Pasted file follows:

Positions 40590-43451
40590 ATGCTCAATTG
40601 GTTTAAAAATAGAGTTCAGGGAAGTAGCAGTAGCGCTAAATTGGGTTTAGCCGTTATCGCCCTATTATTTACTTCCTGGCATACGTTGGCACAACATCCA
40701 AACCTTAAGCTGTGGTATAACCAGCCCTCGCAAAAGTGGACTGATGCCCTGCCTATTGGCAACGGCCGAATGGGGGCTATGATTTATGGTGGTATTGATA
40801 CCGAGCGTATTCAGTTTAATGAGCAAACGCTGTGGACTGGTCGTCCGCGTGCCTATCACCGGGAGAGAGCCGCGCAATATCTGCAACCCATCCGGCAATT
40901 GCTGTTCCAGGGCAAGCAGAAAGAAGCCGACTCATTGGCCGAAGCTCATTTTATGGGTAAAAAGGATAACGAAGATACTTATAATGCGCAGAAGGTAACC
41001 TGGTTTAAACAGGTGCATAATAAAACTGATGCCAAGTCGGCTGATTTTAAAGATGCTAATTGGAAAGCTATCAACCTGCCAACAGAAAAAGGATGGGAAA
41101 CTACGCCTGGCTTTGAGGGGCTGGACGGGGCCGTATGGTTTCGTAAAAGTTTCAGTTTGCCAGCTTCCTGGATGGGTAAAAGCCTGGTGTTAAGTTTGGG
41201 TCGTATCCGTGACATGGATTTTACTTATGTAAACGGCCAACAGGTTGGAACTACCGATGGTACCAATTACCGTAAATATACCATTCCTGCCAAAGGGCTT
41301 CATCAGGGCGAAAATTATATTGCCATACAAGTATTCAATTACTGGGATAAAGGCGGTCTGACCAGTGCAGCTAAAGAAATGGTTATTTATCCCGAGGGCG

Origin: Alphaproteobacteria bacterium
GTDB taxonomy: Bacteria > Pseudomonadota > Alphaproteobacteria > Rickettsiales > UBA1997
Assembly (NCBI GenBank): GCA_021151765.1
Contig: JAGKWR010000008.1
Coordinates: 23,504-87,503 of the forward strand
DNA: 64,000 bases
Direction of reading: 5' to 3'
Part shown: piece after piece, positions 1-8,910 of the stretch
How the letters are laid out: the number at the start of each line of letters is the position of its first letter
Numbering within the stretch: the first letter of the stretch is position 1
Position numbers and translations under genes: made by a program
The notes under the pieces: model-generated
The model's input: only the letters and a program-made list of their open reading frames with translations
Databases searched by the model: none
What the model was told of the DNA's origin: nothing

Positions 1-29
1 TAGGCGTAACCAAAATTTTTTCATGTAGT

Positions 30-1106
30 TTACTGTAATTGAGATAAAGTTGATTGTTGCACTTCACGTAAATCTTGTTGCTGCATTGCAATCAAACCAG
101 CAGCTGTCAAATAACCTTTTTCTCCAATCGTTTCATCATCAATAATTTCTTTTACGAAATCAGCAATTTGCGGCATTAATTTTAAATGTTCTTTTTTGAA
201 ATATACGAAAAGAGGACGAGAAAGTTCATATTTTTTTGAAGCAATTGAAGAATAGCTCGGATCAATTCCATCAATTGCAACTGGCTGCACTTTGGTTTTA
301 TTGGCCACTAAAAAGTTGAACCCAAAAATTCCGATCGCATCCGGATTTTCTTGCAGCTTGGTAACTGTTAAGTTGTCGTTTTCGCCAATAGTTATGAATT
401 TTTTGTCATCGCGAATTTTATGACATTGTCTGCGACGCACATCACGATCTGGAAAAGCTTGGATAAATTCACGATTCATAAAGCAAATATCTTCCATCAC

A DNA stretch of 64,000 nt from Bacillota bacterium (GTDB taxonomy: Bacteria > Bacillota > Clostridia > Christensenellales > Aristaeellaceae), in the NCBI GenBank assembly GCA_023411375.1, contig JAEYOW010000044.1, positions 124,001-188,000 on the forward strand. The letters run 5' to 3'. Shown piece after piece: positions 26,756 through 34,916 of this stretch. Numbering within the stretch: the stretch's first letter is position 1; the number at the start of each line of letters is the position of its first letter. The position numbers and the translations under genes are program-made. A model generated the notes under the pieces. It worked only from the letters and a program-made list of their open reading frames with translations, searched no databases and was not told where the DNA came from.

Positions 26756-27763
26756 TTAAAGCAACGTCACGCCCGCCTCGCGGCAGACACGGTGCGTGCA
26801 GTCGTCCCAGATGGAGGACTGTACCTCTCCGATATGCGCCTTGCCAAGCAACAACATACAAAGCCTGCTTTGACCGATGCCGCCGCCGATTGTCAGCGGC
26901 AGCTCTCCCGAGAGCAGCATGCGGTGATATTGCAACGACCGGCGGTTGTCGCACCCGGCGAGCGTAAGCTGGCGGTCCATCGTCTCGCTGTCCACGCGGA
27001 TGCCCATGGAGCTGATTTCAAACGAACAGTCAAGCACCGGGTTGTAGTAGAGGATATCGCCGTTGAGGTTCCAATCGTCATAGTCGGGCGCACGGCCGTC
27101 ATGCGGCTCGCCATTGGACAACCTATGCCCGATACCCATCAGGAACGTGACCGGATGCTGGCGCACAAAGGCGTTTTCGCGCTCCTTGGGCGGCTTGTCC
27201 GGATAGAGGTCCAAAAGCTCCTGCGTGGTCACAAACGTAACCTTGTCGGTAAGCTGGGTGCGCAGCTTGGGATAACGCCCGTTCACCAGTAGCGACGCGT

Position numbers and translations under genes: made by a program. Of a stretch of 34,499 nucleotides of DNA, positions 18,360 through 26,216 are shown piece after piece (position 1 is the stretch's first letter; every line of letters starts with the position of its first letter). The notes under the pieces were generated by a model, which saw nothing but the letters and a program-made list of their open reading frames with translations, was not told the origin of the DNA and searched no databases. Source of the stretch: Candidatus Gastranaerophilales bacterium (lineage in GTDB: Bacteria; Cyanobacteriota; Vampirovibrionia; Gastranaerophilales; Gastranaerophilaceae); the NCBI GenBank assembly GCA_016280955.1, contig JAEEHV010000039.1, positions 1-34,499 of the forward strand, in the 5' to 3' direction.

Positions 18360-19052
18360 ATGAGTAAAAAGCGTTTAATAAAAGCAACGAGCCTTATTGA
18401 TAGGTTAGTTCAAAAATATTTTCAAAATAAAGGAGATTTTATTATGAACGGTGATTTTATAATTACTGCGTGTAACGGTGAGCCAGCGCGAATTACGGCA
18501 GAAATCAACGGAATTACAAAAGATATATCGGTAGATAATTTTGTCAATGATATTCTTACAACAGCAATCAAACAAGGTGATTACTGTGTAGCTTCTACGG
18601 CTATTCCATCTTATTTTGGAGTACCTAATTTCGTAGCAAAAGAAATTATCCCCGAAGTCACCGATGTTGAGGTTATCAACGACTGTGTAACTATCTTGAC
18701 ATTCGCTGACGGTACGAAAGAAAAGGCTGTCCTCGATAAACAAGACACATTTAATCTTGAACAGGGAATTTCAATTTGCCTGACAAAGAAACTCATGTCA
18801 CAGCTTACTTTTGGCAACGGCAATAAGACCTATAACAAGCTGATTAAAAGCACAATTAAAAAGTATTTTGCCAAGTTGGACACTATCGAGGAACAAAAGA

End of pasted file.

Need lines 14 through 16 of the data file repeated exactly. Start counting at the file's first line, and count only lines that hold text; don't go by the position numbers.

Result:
Contig: JAGKWR010000008.1
Coordinates: 23,504-87,503 of the forward strand
DNA: 64,000 bases